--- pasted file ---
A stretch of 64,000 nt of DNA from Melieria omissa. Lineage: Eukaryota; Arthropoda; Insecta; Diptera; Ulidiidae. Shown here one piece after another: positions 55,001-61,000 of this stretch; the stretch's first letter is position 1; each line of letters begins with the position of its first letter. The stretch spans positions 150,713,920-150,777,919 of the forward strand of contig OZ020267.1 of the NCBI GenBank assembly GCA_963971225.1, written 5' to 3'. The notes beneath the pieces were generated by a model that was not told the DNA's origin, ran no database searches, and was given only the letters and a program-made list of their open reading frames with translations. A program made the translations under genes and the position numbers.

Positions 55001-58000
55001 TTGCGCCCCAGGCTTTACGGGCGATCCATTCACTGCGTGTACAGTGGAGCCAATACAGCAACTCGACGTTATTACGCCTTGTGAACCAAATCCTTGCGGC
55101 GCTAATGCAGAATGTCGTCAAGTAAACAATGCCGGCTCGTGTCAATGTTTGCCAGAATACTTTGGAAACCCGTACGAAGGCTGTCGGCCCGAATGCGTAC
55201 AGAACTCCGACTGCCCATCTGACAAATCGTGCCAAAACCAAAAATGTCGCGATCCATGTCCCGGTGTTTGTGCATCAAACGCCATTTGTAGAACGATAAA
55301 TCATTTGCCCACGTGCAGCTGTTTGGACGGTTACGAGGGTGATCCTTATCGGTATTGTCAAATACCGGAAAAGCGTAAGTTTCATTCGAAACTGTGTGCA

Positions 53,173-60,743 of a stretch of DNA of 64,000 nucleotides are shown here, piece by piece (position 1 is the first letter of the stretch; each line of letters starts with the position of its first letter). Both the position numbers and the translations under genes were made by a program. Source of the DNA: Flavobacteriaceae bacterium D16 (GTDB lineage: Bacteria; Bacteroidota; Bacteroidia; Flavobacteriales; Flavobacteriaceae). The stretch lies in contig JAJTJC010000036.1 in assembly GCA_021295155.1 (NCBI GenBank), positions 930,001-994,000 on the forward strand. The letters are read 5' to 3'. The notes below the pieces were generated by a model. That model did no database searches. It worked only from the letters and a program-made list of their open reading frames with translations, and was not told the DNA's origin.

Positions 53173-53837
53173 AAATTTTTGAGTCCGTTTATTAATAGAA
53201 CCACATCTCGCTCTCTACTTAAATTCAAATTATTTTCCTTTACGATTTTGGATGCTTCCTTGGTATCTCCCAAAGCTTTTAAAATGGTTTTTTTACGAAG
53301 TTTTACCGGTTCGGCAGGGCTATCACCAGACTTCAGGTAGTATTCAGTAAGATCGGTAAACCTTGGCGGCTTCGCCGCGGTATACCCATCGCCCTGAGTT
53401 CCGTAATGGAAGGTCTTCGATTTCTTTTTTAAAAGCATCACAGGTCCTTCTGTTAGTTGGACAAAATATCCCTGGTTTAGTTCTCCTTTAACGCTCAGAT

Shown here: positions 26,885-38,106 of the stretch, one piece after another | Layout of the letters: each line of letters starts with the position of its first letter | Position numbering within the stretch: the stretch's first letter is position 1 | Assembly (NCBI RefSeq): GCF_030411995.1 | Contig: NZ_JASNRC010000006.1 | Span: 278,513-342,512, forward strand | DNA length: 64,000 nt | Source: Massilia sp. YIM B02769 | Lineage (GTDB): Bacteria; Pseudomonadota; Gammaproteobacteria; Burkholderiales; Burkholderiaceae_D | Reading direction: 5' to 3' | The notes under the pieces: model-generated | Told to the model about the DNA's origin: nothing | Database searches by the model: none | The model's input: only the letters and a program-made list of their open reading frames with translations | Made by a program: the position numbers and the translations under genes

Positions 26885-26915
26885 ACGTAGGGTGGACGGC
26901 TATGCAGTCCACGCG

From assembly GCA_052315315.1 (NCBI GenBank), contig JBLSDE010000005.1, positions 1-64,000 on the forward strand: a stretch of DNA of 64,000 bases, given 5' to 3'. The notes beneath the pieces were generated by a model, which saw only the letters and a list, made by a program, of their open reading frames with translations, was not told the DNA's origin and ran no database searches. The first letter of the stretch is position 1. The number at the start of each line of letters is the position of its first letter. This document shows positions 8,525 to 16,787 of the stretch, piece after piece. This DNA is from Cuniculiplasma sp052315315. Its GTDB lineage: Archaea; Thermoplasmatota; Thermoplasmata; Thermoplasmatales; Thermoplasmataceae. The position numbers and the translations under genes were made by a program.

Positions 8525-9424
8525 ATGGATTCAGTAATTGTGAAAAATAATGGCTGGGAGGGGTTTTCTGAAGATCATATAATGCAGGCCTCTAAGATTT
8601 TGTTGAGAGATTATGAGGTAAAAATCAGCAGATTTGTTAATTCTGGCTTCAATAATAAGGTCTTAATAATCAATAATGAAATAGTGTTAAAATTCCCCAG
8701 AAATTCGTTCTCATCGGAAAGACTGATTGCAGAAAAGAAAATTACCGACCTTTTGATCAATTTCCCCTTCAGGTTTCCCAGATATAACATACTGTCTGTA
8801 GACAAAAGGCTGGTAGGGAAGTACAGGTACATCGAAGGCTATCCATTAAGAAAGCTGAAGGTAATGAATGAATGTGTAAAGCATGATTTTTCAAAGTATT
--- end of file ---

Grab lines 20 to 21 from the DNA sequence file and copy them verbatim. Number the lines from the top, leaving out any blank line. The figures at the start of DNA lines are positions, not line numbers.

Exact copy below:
8601 TGTTGAGAGATTATGAGGTAAAAATCAGCAGATTTGTTAATTCTGGCTTCAATAATAAGGTCTTAATAATCAATAATGAAATAGTGTTAAAATTCCCCAG
8701 AAATTCGTTCTCATCGGAAAGACTGATTGCAGAAAAGAAAATTACCGACCTTTTGATCAATTTCCCCTTCAGGTTTCCCAGATATAACATACTGTCTGTA